Rossier project highlights marginalized students’ stories
A new project from the USC Rossier School of Education is helping to influence higher education policy by collecting student profiles from marginalized groups.
Zoë Corwin, an associate research professor at Rossier, initiated My Higher Ed Story through the Pullias Center for Higher Education. She said that one of the main goals is to provide people with information about how higher education policy affects students personally.
“I thought that it was really important for people who are making policy and people who are reading the newspaper and people who vote to get to know some of the students that can either be helped or hurt by new legislation and current legislation,” Corwin said. “A lot of times, if you yourself are not a first-generation student and you haven’t had that experience, it’s maybe hard to know what other students have gone through.”
Corwin said that she conceived of the project, in part, because of the current presidential administration.
“After the recent presidential election, we put out a series of policy and informational pieces to encourage the new administration to think about the work that we do here,” Corwin said. “Dr. Tierney, who co-directs the Pullias Center, led the way and we put out a piece for the new Secretary of Education about Higher Ed [and] the head of the higher education task force. We had all these pieces going out just to say we know a little bit about how to support students who have been historically marginalized.”
According to Corwin, part of the work the Pullias Center does is research how to increase college access.
“How do schools, school districts, the government, [and] access providers help students who are first in their families to go to college, low income, etc.,” Corwin said. “So that’s the research we’ve been doing for a very long time.”
Corwin added that one thing they found post-election was that many students were fearful about their futures.
“I was actually teaching a master’s level course, and I had students coming to me who were scared and fearful about the future,” Corwin said. “We work in a lot of high schools in the area where kids were not going to school, they were scared of what was going to happen with their families. That’s due to immigration status; it’s due to students from religious minorities, and some LGBTQ students are concerned because there’s a lot of uncertainty.”
Corwin said that as a qualitative researcher, she believes in the power of storytelling, which was a driving factor in the launch of My Higher Ed Story project.
“We were really reaching out to people from a historically underrepresented group,” Corwin said. “Everyone found a couple of people to tell their story and we asked them: What has been a pivotal moment in your higher ed journey? Where has higher education let you down? What do you think policy makers and practitioners need to know about higher ed and financial aid?”
Corwin said that this project is timely given the current political climate.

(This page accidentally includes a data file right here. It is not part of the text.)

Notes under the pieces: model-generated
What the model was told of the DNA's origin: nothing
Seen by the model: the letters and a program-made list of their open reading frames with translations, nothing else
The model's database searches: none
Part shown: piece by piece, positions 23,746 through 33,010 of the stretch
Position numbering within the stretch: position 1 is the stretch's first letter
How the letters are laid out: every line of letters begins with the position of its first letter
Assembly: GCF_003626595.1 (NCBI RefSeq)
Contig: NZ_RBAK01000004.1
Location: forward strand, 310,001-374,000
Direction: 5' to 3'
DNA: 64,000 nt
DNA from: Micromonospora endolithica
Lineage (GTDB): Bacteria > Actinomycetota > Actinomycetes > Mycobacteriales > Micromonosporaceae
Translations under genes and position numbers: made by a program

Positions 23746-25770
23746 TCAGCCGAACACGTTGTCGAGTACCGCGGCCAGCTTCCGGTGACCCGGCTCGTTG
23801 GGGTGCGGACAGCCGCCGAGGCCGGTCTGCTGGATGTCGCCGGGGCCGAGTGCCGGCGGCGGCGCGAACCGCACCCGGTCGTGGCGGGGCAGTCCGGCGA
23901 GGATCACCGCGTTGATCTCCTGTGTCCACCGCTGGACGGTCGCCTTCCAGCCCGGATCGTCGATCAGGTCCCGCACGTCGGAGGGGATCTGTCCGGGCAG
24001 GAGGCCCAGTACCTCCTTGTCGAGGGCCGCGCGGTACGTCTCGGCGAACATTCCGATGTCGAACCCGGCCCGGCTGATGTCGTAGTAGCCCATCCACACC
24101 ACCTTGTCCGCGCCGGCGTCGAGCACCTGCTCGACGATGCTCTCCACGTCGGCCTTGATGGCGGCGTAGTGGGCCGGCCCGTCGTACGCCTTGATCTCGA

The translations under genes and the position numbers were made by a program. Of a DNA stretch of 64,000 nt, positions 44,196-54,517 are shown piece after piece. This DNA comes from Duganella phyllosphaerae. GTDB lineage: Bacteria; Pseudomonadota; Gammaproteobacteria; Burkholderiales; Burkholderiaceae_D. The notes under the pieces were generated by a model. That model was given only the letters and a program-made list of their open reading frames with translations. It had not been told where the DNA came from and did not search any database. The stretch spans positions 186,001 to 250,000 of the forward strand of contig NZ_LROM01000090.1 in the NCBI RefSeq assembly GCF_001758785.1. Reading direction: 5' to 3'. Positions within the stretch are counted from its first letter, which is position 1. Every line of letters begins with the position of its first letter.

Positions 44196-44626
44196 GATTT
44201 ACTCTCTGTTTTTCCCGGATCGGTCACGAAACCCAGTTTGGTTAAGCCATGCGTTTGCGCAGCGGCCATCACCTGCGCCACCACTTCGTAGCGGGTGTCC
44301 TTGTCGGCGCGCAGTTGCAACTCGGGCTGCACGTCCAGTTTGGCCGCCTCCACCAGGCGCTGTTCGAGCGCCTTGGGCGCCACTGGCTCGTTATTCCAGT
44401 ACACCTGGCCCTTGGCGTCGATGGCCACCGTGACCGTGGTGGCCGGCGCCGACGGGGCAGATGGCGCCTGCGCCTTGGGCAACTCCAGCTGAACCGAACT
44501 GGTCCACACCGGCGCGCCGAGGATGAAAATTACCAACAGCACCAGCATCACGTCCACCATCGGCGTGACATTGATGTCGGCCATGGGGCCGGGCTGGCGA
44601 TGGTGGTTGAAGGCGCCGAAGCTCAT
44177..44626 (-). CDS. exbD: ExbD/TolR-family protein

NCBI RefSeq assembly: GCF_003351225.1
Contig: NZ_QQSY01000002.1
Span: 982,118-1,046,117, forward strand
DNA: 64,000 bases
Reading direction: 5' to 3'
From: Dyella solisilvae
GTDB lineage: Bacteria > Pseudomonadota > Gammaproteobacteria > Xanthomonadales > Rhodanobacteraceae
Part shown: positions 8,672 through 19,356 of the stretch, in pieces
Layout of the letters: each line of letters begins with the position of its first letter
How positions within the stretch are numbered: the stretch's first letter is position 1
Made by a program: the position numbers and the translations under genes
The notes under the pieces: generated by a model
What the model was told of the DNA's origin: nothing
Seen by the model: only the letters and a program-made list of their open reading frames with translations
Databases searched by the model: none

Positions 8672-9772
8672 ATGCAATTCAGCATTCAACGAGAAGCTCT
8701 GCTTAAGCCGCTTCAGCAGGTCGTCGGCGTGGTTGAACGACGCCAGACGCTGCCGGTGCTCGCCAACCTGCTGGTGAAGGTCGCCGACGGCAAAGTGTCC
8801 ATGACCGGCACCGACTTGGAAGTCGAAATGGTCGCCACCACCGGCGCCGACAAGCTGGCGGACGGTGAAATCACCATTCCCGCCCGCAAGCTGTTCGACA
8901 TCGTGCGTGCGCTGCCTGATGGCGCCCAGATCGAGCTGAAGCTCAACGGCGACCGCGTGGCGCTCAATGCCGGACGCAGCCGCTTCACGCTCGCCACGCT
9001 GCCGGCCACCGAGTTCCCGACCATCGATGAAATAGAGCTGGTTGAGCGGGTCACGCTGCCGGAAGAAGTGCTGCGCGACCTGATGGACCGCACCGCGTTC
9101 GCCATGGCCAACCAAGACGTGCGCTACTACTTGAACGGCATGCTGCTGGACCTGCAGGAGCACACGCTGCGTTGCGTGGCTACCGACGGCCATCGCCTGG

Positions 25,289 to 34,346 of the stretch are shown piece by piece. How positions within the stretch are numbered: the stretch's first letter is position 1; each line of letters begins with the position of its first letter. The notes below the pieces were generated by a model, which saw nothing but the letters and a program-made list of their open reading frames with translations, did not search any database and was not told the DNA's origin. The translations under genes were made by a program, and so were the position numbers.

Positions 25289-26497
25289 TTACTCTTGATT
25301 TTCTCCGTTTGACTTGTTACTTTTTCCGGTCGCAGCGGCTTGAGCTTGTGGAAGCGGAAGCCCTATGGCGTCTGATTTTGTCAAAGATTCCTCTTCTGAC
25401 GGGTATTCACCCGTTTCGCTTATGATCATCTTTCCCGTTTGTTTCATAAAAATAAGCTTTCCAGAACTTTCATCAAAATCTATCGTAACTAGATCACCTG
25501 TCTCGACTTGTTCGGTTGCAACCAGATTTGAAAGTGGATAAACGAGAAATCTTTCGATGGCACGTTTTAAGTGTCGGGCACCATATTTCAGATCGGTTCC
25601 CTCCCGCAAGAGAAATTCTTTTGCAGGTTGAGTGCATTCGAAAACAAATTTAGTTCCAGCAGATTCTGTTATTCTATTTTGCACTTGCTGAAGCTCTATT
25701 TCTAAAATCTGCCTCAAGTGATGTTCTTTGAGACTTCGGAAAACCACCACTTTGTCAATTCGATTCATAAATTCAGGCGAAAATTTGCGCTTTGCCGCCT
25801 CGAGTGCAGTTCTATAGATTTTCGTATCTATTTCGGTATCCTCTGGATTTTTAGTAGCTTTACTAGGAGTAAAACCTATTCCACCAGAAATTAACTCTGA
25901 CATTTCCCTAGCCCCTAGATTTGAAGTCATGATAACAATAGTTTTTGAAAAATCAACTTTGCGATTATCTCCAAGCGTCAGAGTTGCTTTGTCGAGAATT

“With a lot of the rhetoric that’s going on right now, people can feel less than or scared to wear a hijab or scared to be out,” Corwin said. “I think that they felt it was rather empowering to be able to share their stories and hopefully make an impact beyond their circle. It’s nice because the participants are not just from USC, they’re from institutions across the country. So we’ve been hearing back from all different institutions to say how much people are appreciating hearing the stories.”
Corwin said that the premise of the project is knowing that people’s stories can be transformational.
“So often we harbor resentment or stereotypes or just misinformation about different groups of people, and it’s really hard to find the spaces to interact,” Corwin said. “I think this was an effort to spread stories out, and my hope is that if people get to know stories then we’ll slowly be able to break down different biases.”
Antar Tichavakunda, a Ph.D. student in the Rossier School of Education and a curator of the project, wrote in an email to the Daily Trojan that he was particularly touched by the sheer volume of people who were ready and willing to share their stories.
“It’s difficult to remain unchanged after reading these narratives,” Tichavakunda wrote. “[The goal of the project is] to remind folks of the humanity of people who maybe look differently from us that would not come in contact with otherwise.”
Erica Kirk, a graduate student and contributor to My Higher Ed Story, wrote in an email to the Daily Trojan that the project is important because it gives a voice to students who are not typically heard.
“For me personally, it’s nice to know that there are people who look at diversity beyond simple numbers,” Kirk wrote. “Students from underrepresented and marginalized backgrounds have stories and histories that shape their educational experience.”
Kirk chose to share the story because transgender and gender-nonconforming students often have few role models that have succeeded in higher education.
“I am a graduate student who has dealt with harassment and discrimination but I have persisted and will graduate this May,” Kirk wrote. “It would have meant the world for me to see that as an undergrad, so I know the importance of sharing our struggles and our successes.”
Correction: A previous version of this article misstated Erica Kirk’s preferred pronoun. The Daily Trojan regrets the error.